Friday, April 29, 2011

The Right Stuff


Wasn't that a lovely wedding? The bride was radiant, the groom was blushing, everyone looked happy (except for that one bridesmaid) and now we're all off to search for a pattern for Pippa's dress. Having got up at 4am this morning, I can't be trusted to do anything more complex than load patterns on my website. I may have loaded several thousand vintage patterns in the last few years, and I think that there might be two kinds of Pattern People: the Stuffers and the Folders.
The Stuffers take their used pattern pieces and without regard to envelope size or shape, wad them up into a vague rectangular blob and jam them into the poor envelope, shoving the instructions in along side the wad of pattern. Witness the photo above.
Whereas those of the Folding School of Pattern Care gently fold their ironed pattern pieces, softly and reverently slide them inside the instruction sheets and close the envelope. The Stuffers sometimes can't close their envelopes, so they frequently resort to staples! (Oh the horror!) Those of the Stuffing persuasion may be closely related to those sadly misguided souls who cut out their patterns with Pinking Shears. My Junior High School sewing teacher felt that this behavior was just one step on the road to perdition, and I can't help but feel that she may have been right. How can one line up the pieces accurately if they're cut with pinked edges? I do not approve.
Of course I feel that my way is the only correct way: when the garment is sewn and the pattern is no longer needed, gently fold the pieces, making sure that all of them are together with the instructions and place them back in the original envelope.
I am always shocked to hear of people who cut up their envelopes, tape them to manila folders, and shove the pieces into ziplock bags. Or they tell me that the have all of their patterns sorted by number. (This is OCD madness, and I hear that there is medication that can help.)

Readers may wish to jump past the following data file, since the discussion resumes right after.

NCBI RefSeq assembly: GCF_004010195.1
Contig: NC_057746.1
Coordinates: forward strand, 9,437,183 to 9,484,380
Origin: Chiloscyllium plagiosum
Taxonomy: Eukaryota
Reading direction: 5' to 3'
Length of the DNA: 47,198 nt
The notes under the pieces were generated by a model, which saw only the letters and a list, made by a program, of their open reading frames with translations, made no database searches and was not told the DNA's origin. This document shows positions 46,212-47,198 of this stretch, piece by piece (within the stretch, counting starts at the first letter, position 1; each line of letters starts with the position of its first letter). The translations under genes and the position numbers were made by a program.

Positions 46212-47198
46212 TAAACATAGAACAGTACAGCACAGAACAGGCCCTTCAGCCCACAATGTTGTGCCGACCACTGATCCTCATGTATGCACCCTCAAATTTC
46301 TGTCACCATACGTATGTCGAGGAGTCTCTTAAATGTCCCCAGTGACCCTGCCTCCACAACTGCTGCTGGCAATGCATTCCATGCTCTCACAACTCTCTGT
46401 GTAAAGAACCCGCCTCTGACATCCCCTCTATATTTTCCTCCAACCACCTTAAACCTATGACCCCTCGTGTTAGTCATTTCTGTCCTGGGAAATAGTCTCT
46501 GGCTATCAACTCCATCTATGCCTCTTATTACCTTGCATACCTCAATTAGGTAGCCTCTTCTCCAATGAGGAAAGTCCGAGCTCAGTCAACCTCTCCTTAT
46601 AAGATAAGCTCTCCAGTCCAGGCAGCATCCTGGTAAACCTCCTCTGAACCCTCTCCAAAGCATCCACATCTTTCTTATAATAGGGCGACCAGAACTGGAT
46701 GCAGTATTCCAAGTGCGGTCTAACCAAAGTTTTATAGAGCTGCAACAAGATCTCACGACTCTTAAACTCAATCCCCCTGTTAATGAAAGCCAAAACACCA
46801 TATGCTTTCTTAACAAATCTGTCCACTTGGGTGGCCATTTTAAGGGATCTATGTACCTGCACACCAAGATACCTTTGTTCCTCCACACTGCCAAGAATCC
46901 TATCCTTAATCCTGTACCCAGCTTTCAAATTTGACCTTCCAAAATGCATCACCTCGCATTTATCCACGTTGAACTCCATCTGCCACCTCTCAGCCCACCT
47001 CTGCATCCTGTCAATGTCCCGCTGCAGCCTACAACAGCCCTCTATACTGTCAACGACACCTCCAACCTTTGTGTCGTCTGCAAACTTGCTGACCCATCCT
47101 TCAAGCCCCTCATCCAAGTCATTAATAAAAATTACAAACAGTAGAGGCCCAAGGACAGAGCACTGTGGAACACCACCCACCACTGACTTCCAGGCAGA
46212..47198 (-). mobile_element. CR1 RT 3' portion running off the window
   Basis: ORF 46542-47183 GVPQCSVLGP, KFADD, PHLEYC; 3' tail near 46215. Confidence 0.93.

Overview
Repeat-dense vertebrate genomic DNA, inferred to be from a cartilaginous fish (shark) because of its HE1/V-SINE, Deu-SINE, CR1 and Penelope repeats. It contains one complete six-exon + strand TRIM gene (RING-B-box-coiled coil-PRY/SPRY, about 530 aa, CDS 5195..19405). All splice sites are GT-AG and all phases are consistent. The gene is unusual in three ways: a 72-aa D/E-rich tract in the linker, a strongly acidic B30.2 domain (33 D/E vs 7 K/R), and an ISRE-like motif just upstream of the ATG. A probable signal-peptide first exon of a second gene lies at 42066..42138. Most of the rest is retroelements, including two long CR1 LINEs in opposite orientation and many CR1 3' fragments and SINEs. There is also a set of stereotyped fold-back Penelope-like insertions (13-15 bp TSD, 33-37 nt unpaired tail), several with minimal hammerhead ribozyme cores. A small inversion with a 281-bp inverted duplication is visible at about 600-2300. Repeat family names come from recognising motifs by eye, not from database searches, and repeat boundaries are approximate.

I have mine sorted by pattern company, and then by type of pattern, because when I want to make a skirt, I am not going to remember the number. I just keep all the skirts together.
But there are people with complex systems who scan the patterns and have whole galleries on Flickr. I suppose I could do that, but I like to look though them.
I never cut up the envelopes and I never mangle the patterns. (What would Mrs. Funk say?)
What say you - are you a Folder, or a Stuffer?

9 comments:

Tanit-Isis said...

I am a folder, although not the most precise. I am also a tracer, though, so I often end up with more paper than can fit back in the envelope. So I pull out the manilla ones. I don't cut up my old envelopes, though---they go inside the big envelope and then I print out a picture and glue it on the front (although if I'm lazy or disorganized, I just write the name/number on.)

I would like to have my patterns sorted by type, but for now if I cam get them all in the same drawer I'm doing well. By number is madness, unless you're a die-hard indexer with so many patterns you'd rather look through your index than sort through the actual patterns.